Sunday, December 16

Review: MIND - Path to Thalamus [Nintendo Switch eShop]


While beautiful and contemplative journeys that involve some degree of puzzle solving aren’t necessarily a traditional genre in themselves there has been an interesting run of them this year. While their style and format haven’t been at all the same there always seems to be a common thread of puzzle solving of some sort and visuals that capture the imagination. The newest arrival running with this thread is MIND: Path to Thalamus, and though it has the incredible visual aspect nailed unfortunately its cohesion and the consistency of its puzzles is inconsistent at best.


Playing out as a sort of walking simulator set in a series of completely different and often quite surreal landscapes. There’s no question that visually the game has things to show you that you’ve never experienced, and that does help to push down some of the concerns in other areas if you appreciate great visuals. There’s certainly a story here as well to go with the journey, filled with regret but moving slowly towards resolution as you progress… though the voice acting can be a bit gratingly overwrought at times.


I think aside from the fact that there’s no way to run, forcing a very plodding pace, my greatest qualm with the game is the inconsistency of its “puzzles”. This is a very trial-and-error experience, not so much following a structure where you see a problem and are looking for its solution as you stumble around and hope you satisfy what the game is looking for. You’ll most often be placed in an environment, walk around to find the only things you can act on (usually an orb you can pick up is involved), and then struggle to determine what you’re supposed to do from there.


While this may be compelling to some people I tend to find it a bit tedious and a tactic to pad length through ambiguity but that’s me. Issues where I had to reset the level because the orb got stuck in the environment somewhere also popped up once in a while and were frustrating. One great feature is the fact that you’re able to jump into any chapter you like without unlocking the previous ones so if you happen to get stuck you can choose to jump ahead.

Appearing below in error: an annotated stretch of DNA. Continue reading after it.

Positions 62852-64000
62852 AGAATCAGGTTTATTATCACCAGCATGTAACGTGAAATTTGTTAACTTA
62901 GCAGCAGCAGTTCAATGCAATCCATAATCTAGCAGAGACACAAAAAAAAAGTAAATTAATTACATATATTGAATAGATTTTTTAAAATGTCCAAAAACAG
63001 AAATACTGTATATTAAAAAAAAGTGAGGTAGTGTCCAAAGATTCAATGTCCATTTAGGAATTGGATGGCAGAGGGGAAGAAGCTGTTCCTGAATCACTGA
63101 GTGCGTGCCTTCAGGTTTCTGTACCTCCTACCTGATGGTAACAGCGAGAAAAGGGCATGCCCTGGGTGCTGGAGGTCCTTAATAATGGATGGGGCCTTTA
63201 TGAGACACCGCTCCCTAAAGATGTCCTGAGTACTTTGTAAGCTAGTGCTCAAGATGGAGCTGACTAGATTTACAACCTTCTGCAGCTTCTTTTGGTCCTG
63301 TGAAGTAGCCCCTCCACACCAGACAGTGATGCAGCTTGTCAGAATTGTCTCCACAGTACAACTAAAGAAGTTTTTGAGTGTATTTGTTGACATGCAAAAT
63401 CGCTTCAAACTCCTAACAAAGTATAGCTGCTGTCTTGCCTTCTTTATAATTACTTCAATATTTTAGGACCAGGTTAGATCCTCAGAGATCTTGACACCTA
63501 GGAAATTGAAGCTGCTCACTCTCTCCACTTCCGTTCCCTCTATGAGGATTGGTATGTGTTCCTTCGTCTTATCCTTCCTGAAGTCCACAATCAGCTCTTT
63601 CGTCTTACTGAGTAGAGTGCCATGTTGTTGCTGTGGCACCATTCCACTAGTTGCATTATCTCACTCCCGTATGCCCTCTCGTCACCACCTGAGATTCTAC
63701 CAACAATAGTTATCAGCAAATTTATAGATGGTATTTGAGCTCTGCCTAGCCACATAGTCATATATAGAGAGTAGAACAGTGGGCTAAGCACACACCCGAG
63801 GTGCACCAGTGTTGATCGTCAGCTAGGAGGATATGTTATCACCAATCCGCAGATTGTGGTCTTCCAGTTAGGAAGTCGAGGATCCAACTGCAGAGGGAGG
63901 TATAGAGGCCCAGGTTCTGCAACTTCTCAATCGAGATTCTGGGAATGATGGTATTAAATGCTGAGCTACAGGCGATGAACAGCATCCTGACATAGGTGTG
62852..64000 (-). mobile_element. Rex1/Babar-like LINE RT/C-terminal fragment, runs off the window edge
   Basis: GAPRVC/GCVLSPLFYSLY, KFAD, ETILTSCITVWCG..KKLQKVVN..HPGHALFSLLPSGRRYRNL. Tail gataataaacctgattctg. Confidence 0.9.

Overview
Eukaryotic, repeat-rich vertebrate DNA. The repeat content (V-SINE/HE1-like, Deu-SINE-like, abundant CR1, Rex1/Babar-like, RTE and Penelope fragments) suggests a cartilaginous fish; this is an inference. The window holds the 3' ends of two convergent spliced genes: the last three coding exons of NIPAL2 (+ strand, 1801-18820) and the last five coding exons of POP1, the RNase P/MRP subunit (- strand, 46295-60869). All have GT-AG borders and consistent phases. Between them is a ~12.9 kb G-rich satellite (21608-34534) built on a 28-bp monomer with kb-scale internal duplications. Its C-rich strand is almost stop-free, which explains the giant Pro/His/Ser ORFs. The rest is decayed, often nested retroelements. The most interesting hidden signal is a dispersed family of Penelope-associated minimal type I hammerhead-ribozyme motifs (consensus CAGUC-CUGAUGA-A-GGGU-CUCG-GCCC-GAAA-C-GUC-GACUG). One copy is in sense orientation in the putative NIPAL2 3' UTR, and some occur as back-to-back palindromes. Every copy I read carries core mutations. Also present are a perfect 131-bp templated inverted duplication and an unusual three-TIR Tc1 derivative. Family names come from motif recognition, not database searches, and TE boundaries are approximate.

For people who enjoyed the classic Myst and games like it (full disclosure, I found them tedious) MIND has a lot in common with those, especially on a visual level. Some of the puzzles in that series were a bit on the obtuse side as well, though I’d say MIND may be a bit more guilty in that area overall. If you don’t mind the slow pace and lack of direction, and just like to stare in wonder at things you’ve never seen before, MIND does deliver in that area. It just lacks the cohesion and strength of play some other titles like it on Switch have been able to deliver more effectively.

Score: 6.5

Pros:
  • Absolutely stunning visuals
  • Overall, a story of self-reflection
  • If you find yourself frustrated or stuck you can always skip ahead

Cons:
  • Quite a lot of ambiguity when it comes to many puzzles, feeling more like trial and error than really solving things
  • The voice acting can be a bit much
  • Ran into some instances where the orb needed to solve the puzzle got stuck in the environment and had to reset